Cohen in third after fabulous program, Hughes in fourth

Cohen in third after fabulous program, Hughes in fourth


SALT LAKE CITY (AP) – There’s no place Sasha Cohen would rather be than on the ice, especially Olympic ice.

Cohen electrified the crowd with a fabulous short program Tuesday night that lifted her to third place. Another performance like this, and she’ll have a shiny souvenir to bring home from her trip to Salt Lake City.

“To go out there in my Olympic moment and skate clean was really a dream come true for me,” the 17-year-old said, her eyes still bright from the thrill.

Fellow American Michelle Kwan won the short program, and Sarah Hughes was fourth. The free skate, worth two-thirds of the final score, is Thursday night.

From the moment Cohen stepped on the ice, she looked as if she owned the place. There were no nerves, no butterflies, no rookie jitters.

Not even the raucous response from the pro-U.S. crowd could shake her. She oozed confidence and fearlessness.

“I feel in complete control on the ice,” she said. “That’s where I can do what I love. When I’m off the ice, WHOO! Once I’m out there, I really enjoy it.”

And it showed. Her jumps were solid, and she had more speed than most of the top skaters. But it was her beauty and presence that really set her apart. Coach John Nicks has said it’s impossible to put her in an ugly position, that she even falls gracefully.

He’s right. Her spirals were exquisite, particularly the Charlotte spiral, where she virtually glides in the splits, her nose touching her shin. While other skaters simply land their jumps, she finishes them with the grace of a ballerina.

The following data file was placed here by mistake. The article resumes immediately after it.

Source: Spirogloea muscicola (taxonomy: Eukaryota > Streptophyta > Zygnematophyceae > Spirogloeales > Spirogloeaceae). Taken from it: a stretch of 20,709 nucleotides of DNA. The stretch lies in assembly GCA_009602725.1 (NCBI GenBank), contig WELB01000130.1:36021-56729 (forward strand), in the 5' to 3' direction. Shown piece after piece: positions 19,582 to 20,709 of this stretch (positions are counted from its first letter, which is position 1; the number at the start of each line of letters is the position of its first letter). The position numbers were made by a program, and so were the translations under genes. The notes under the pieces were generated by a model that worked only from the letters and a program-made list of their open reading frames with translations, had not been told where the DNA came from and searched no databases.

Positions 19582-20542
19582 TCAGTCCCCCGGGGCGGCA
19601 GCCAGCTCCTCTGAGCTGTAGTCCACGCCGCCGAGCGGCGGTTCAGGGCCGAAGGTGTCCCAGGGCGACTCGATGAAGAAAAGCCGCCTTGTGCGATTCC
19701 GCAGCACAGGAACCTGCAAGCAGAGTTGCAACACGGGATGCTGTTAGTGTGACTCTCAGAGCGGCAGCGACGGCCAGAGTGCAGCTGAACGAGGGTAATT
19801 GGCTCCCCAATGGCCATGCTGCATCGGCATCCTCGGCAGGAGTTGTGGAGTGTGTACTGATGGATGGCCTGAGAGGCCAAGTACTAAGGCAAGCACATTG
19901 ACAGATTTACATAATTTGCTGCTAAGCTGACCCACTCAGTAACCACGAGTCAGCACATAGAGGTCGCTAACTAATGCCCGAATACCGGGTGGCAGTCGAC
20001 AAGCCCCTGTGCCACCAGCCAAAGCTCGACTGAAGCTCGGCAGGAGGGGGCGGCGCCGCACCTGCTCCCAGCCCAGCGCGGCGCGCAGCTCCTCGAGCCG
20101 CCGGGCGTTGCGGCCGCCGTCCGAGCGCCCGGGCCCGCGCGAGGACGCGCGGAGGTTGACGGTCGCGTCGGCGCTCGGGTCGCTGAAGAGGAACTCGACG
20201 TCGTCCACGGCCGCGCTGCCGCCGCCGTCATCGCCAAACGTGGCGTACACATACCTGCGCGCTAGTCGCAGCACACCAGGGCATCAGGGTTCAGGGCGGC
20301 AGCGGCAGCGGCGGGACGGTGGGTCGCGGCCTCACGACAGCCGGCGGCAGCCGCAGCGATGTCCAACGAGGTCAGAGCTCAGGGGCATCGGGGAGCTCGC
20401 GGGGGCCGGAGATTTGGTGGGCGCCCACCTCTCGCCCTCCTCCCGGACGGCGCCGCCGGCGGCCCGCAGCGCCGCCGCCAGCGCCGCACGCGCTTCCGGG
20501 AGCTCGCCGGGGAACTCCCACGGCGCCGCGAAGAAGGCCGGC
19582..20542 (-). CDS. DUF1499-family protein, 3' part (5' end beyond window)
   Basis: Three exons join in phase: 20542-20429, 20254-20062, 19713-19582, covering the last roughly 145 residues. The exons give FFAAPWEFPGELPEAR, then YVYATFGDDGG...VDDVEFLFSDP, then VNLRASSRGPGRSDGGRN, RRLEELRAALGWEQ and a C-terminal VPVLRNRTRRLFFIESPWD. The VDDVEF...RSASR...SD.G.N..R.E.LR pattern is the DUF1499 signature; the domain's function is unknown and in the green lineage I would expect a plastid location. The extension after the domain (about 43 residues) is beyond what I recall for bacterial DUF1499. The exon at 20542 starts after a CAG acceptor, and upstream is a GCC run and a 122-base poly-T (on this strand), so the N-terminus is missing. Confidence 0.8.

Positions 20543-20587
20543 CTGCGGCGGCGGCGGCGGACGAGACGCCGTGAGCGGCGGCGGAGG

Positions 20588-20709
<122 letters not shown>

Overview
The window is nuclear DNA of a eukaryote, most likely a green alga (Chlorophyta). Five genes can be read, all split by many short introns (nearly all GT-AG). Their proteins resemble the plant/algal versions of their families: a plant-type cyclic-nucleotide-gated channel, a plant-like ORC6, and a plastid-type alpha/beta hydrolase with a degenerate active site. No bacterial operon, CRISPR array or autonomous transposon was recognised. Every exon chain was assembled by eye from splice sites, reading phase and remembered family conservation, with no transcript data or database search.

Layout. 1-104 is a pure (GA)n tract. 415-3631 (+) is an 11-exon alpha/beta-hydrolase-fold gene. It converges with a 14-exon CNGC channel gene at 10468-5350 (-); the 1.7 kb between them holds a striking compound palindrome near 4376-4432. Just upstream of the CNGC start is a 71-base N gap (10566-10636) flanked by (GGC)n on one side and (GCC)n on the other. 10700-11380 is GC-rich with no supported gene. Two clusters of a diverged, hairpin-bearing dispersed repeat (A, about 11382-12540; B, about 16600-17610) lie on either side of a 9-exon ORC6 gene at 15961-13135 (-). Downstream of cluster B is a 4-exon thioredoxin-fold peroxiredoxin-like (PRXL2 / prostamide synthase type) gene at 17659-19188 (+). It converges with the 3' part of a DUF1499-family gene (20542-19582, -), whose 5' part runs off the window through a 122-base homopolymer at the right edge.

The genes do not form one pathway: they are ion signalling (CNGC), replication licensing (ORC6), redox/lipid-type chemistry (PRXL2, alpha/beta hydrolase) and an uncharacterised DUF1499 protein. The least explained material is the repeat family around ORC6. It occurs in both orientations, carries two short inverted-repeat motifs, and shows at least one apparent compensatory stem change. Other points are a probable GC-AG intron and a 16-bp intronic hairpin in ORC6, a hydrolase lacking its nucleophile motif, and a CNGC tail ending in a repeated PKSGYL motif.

Perhaps even a champion. Her marks left her behind only Kwan and Russia’s Irina Slutskaya, and the scores might have been a little higher if she hadn’t skated sixth.

Still, it’s pretty good for someone who missed much of last season with a back injury. She couldn’t compete at nationals, and still hasn’t skated at a world championship.

It’s usually tough for someone with that little experience to break into the leaders’ club at the Olympics, but the headstrong teen-ager has always done things her own way.

Hughes has the resume Cohen lacks, but it didn’t help her Tuesday night. Skating fifth, the 16-year-old was clearly nervous and needed a few extra seconds to compose herself after a loud ovation from the crowd.

“If I started right away, it would have thrown me off a little,” Hughes said. “So I needed to refocus.”

The extra time didn’t help much. She was much slower than usual, and didn’t have her normal spark. She hit every element, although her triple lutz-double toe loop combination was technically flawed and she barely held the landing of her triple flip.

But midway through the 2-minute, 40-second program, she was done with her jumps and smiling broadly. When she finished the program, she clapped her hands and pumped her fists, then skated off the ice and into a big hug from coach Robin Wagner.

“It was certainly a strong skate,” Wagner said. “I was proud of her for going out there at the Olympic Games and looking fairly secure.”

Hughes is going to have to do more than that if she wants to match or better the bronze medal she won at the world championships last spring. But Hughes insists she’s not worrying about a medal.

She’s here to have fun, she says, just as bronze medalist Timothy Goebel did.

“Tim and I had lunch together yesterday and he just told me, ‘You’re prepared, don’t worry,’” she said. “It’s our first Olympics. I’m still young and I have time.

“He said, ‘Don’t think this is the Olympics. Just go out, enjoy it and have fun.’”

Copyright 2002 Associated Press. All rights reserved. This material may not be published, broadcast, rewritten, or redistributed.


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